I really like the look of this. As a huge Phoenix Wright fan, is it a similar sort of game (albeit a bit more mature, I gather)?

  6. MatthewONM Thursday 22nd Nov 2012 at 14:33

    I really like the look of this. As a huge Phoenix Wright fan, is it that sort of thing (albeit a bit more mature, I gather)?


    Sort of. The novel sections of a game are hardly a game compared to Wright. You literally read the story and make decisions at key points. The locked rooms are more like point-and-click adventures than Wright. That said, it has a similar blend of humour and melodrama, so you'll probably get on really well with it.

  7. alexjones94 Thursday 22nd Nov 2012 at 14:39

    That said, it has a similar blend of humour and melodrama, so you'll probably get on really well with it.

    Those two things are what make PW so great for me, so I'll definitely give this a go, thanks!

  8. Yirba Thursday 22nd Nov 2012 at 15:40

    Anyway, really looking forward to Virtue's Last Reward. I really enjoyed 999: Nine Hours, Nine Persons, Nine Doors, so I'm expecting it to become one of my favourite Nintendo 3DS games.

  9. MartinIsAwesome Thursday 22nd Nov 2012 at 15:42

    I too played the demo and I loved it. It reminded me a lot of CiNG's brilliant DS game, Another Code. With CiNG no longer operating, I think that Virtue's Last Reward will be a perfect way for filling my interactive-mystery-novel-game shaped hole.
    I'll see if I can buy it from Rising Star directly at the next MCM Expo.

  10. Xenobladeperson Thursday 22nd Nov 2012 at 17:29

    Demo wasn't as good as I expected, but I'll pick this up eventually.

  11. Herbert_Rarr Thursday 22nd Nov 2012 at 17:37

    I thought the demo was mind-numbingly boring with everything taking ages to do - even opening a door. I gave up after I got the four numbers out of boredom.

  12. Da_Epic_Fail Friday 23rd Nov 2012 at 07:43

    It might be worth mentioning that, from what i've read in other reviews, this game spoils the plot to 999. If you haven't played it (which isn't too unlikely since it never came out in this country, but the american version will work on a 3DS) i'd recommend playing that one first.

    999 is pretty much my favourite game on the DS, so VLR can't arrive quick enough :D

  13. jaco_p Friday 23rd Nov 2012 at 17:18

    Reviewed by someone who clearly never played the first game in the series, there was no reference to it at all.

    Would be really nice if ONM didn't only review games that were sent to them from publishers, as the first (equally excellent) title clearly wasn't.


    For your information, I did play the first game. In fact, I reviewed it for NGamer. I didn't talk about the game in the review because it was never released in the UK and ONM does not cover the import scene. In the magazine review, there's a small boxout talking about how it relates to the first game. In short: you don't need to have played 999, but there are a few cute extra details if you have.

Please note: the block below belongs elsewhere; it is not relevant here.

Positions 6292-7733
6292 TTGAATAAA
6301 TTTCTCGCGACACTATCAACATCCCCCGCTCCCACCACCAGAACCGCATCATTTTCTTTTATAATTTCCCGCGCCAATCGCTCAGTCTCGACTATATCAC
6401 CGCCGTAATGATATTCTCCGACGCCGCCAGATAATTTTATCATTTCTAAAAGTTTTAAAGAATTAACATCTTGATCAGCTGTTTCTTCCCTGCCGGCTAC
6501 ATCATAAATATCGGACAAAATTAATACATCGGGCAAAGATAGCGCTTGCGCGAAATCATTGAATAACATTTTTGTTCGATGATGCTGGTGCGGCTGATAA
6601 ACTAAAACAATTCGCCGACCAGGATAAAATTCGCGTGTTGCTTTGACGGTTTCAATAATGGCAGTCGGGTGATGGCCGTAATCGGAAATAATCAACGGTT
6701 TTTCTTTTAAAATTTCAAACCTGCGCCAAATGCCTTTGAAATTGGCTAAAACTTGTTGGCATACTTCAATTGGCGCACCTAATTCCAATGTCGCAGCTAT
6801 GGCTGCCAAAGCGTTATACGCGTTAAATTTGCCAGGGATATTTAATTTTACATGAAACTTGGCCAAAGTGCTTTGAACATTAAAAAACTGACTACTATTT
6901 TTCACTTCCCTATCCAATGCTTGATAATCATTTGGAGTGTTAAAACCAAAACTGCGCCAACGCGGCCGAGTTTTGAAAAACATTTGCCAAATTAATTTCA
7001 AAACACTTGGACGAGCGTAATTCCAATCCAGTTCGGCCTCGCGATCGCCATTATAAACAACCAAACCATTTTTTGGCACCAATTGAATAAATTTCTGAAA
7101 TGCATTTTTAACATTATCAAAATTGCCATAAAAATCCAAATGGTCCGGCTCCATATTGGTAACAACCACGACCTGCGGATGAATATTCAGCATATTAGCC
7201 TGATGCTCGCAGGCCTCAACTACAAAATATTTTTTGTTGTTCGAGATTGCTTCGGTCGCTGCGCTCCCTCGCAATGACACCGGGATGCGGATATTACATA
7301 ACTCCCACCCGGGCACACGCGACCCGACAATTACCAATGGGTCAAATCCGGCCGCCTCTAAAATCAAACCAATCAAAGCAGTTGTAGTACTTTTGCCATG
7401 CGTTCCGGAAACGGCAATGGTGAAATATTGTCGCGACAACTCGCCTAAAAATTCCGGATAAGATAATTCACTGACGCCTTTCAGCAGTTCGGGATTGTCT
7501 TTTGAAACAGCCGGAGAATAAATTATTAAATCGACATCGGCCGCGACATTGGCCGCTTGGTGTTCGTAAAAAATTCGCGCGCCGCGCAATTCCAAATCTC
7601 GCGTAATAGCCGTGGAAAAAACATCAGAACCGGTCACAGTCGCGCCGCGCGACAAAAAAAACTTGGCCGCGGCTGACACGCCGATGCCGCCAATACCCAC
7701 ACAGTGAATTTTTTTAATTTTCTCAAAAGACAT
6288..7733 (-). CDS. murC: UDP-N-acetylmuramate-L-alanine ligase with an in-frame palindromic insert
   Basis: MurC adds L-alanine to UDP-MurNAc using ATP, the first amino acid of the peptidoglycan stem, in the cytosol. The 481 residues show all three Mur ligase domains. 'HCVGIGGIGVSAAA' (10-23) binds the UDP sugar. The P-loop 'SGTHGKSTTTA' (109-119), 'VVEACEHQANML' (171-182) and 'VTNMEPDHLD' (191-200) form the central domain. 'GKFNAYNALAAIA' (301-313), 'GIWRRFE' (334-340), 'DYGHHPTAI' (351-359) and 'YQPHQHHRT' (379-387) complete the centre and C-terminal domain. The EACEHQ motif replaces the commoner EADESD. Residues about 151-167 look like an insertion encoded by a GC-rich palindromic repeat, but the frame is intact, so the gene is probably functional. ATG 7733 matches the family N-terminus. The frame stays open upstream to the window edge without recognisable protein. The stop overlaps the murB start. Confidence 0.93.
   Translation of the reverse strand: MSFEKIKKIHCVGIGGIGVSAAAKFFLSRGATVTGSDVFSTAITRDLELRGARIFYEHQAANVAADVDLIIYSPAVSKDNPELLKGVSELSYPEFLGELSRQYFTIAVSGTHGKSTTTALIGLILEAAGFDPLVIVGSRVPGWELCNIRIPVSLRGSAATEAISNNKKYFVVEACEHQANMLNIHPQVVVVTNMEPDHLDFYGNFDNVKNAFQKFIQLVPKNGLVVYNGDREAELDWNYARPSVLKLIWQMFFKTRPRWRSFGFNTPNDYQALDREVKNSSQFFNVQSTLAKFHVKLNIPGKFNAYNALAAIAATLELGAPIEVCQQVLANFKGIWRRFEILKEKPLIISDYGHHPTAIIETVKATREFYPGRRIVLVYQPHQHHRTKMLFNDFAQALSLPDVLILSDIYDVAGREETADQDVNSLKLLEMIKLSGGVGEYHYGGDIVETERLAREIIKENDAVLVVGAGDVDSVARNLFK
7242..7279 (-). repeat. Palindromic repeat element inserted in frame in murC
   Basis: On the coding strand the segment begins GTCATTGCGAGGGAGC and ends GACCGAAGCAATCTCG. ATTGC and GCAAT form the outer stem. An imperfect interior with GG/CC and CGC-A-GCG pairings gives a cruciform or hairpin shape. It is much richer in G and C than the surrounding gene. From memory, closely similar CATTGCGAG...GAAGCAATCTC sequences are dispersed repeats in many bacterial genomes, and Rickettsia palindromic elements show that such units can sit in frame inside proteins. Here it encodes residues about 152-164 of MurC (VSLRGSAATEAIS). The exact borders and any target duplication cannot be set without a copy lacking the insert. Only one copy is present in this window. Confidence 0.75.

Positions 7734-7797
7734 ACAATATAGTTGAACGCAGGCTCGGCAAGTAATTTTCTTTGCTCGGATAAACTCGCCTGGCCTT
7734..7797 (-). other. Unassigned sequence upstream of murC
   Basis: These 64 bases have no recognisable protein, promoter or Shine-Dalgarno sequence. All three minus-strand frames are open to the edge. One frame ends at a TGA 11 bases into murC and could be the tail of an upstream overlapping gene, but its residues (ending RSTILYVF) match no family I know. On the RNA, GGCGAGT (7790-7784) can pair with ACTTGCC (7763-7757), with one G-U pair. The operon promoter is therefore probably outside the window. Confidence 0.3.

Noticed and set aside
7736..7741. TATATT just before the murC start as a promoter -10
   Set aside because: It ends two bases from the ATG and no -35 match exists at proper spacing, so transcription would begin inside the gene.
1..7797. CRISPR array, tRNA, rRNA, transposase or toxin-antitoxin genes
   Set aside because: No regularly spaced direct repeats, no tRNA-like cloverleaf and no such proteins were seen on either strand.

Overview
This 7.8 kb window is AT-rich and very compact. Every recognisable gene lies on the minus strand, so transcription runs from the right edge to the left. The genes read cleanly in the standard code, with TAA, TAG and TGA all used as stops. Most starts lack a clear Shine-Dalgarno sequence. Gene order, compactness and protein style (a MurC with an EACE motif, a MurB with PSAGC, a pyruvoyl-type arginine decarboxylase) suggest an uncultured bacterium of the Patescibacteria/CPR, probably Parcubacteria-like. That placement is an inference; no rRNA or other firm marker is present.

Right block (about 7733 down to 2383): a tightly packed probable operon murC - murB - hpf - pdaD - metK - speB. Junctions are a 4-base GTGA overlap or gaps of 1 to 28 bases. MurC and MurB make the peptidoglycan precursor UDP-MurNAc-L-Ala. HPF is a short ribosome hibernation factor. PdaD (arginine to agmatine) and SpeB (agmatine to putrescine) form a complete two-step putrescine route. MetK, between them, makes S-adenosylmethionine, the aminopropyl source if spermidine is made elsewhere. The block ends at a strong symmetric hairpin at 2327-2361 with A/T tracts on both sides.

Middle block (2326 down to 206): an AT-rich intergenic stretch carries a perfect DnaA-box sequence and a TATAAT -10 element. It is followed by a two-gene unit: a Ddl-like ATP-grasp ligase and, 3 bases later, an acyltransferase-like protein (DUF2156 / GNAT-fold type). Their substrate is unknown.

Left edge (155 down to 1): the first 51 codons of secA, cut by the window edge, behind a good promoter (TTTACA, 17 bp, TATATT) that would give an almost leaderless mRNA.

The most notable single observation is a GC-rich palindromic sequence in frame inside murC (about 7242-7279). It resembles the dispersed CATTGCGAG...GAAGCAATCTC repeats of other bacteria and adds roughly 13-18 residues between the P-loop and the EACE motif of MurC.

that told you chops! Think before you speak

  14. offensive diary Sunday 25th Nov 2012 at 14:13

    I've already managed to corrupt my save file! Yay! :roll:

  15. 9Westy9 Monday 26th Nov 2012 at 23:07

    I played 999 and I've been hyped for this since I heard about it. Hopefully it should arrive tomorrow.

  16. Rufan Wednesday 12th Dec 2012 at 20:53

    I got this game and I love it, nearly finished I think, it's better than Professor Layton, I don't know what all do after I finish it, I've only put it down to charge my 3DS.

  17. master sword Monday 24th Dec 2012 at 13:27

    I've always wondered why VN style games very rarely make it over here, those that do, usually always receive critical acclaim or a cult classic status (Ace Attorney, Hotel Dusk, VLR and 999) so it doesn't really make much sense to me, they also appeal to Older Gamers who prefer good stories (Look how well Professor Layton did as an example)

  18. 9Westy9 Tuesday 25th Dec 2012 at 22:08

    I've always wondered why VN style games very rarely make it over here, those that do, usually always receive critical acclaim or a cult classic status (Ace Attorney, Hotel Dusk, VLR and 999) so it doesn't really make much sense to me, they also appeal to Older Gamers who prefer good stories (Look how well Professor Layton did as an example)

    Because they usually don't sell very well over here. It's a shame because VN's are usually quite good imo

  19. BlueLimpet Wednesday 6th Mar 2013 at 22:03

    This game is fantastic. Think Professor Layton meets Battle Royale. Throw in loads of plot twists and turns and a crazy white rabbit. Definitely worth buying, especially if you are a bit of a bookworm. And like a good book this game is nearly impossible to put down. So, the only question is: Will you Ally? /or Betray....

  20. lillolone Monday 16th Dec 2013 at 21:20

    Thanks for the 999 heads up... I've just ordered it!